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1 May 2007 Status and Genetic Structure of Nesting Populations of Leatherback Turtles (Dermochelys coriacea) in the Western Pacific
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Abstract

A group of researchers, managers, and tribal leaders with extensive local knowledge from Papua New Guinea, Solomon Islands, Vanuatu, and Papua, Indonesia, provided new information on the status of leatherback nesting populations in the western Pacific Ocean. Twenty-eight nesting sites were identified, of which 21 were previously unknown or poorly described. Although data are still incomplete, we estimate a total of ca. 5000–9200 nests currently laid each year among these 28 sites, with approximately 75% of this nesting activity concentrated at 4 sites along the northwest coast (Bird's Head Peninsula) of Papua, Indonesia. Genetic analysis by using mitochondrial deoxyribonucleic acid sequences identified a total of 6 haplotypes among the 106 samples analyzed for Solomon Islands, Papua, and Papua New Guinea, including a unique common haplotype that is only found in these western Pacific populations. There was no significant difference in haplotype frequencies among these rookeries, which suggests that they represent a metapopulation composed of a single genetic stock. Further work is needed to define the demographic structure within this metapopulation.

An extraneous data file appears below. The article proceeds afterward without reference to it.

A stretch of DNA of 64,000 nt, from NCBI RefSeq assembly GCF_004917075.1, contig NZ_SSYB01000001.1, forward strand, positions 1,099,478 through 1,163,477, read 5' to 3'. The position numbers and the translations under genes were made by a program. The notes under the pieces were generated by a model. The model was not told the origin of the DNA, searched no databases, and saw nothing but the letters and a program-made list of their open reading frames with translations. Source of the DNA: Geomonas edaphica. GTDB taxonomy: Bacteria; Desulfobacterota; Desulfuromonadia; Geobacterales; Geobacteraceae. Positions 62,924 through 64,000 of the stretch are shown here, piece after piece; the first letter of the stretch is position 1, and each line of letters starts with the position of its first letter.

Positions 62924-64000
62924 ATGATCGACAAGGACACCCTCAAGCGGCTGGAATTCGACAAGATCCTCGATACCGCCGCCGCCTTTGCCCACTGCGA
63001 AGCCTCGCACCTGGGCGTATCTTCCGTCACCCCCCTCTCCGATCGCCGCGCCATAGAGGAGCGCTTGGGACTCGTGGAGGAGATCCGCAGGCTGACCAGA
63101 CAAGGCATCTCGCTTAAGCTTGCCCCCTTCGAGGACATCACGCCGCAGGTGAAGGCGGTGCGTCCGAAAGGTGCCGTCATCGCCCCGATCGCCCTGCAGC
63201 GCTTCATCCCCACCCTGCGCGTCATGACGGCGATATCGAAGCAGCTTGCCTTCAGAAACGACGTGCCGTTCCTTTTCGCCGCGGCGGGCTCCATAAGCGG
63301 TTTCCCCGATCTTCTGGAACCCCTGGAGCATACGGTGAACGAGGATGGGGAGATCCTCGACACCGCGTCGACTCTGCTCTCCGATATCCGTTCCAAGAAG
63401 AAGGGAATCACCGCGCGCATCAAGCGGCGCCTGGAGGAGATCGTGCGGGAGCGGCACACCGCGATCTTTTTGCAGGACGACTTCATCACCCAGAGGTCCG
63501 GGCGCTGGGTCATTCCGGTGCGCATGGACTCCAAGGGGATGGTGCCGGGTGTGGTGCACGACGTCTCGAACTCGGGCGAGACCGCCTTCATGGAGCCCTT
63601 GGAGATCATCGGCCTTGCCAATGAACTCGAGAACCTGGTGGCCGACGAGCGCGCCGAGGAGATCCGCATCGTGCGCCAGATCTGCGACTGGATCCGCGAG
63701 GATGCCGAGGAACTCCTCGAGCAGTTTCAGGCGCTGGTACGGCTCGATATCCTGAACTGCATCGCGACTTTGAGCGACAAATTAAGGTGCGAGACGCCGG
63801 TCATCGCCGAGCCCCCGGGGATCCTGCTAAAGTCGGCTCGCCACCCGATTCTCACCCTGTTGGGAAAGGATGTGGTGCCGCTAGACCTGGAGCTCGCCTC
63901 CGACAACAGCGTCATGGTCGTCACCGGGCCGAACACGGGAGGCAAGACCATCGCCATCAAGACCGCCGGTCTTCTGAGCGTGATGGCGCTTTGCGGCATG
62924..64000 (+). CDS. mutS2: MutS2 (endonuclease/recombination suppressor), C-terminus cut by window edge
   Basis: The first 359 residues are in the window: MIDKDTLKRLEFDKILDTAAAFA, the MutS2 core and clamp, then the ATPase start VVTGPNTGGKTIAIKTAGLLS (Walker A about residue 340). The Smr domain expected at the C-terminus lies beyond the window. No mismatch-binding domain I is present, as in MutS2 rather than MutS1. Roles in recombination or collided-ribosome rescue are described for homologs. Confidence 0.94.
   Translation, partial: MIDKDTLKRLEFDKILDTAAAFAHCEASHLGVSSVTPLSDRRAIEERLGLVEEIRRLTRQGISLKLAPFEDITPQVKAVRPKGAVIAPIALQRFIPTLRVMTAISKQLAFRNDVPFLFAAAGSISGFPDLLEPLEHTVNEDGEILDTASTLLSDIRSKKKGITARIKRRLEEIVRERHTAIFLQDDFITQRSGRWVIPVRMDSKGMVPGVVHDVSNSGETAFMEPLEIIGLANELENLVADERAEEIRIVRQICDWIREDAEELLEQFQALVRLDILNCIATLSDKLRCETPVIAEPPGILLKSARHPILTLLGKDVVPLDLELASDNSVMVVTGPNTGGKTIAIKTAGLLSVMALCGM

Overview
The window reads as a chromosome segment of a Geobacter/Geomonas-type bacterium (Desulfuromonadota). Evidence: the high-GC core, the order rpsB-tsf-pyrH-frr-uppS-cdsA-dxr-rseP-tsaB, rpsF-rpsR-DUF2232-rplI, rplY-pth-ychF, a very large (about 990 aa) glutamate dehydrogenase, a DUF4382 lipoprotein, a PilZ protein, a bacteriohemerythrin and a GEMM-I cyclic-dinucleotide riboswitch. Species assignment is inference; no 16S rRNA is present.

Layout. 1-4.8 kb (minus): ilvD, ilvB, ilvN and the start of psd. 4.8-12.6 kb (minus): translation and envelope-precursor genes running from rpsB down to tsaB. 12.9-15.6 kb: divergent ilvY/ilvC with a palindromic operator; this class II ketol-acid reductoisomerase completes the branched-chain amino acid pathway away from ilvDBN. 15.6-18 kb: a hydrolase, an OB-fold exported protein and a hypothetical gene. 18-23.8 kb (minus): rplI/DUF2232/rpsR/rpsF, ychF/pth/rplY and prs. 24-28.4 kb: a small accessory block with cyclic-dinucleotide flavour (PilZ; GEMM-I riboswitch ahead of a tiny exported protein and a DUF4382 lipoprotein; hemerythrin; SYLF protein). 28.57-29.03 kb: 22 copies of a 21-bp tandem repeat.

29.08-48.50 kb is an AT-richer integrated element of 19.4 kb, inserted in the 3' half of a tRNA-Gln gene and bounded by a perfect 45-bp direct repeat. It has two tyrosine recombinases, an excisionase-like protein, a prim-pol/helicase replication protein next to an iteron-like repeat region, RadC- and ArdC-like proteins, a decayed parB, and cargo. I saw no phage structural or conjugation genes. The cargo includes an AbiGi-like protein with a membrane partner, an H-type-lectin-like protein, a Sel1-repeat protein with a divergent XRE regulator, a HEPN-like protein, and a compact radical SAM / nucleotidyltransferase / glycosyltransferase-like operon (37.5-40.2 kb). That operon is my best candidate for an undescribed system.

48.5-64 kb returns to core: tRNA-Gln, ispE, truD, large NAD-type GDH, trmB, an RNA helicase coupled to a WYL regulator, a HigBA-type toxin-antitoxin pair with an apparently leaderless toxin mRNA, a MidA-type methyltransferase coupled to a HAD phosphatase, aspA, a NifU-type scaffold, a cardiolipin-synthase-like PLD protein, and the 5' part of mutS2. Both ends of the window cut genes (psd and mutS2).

Peter H. Dutton, Creusa Hitipeuw, Mohammad Zein, Scott R. Benson, George Petro, John Pita, Vagi Rei, Levi Ambio, and Jacob Bakarbessy "Status and Genetic Structure of Nesting Populations of Leatherback Turtles (Dermochelys coriacea) in the Western Pacific," Chelonian Conservation and Biology 6(1), (1 May 2007). https://doi.org/10.2744/1071-8443(2007)6[47:SAGSON]2.0.CO;2
Received: 7 October 2004; Accepted: 1 January 2007; Published: 1 May 2007
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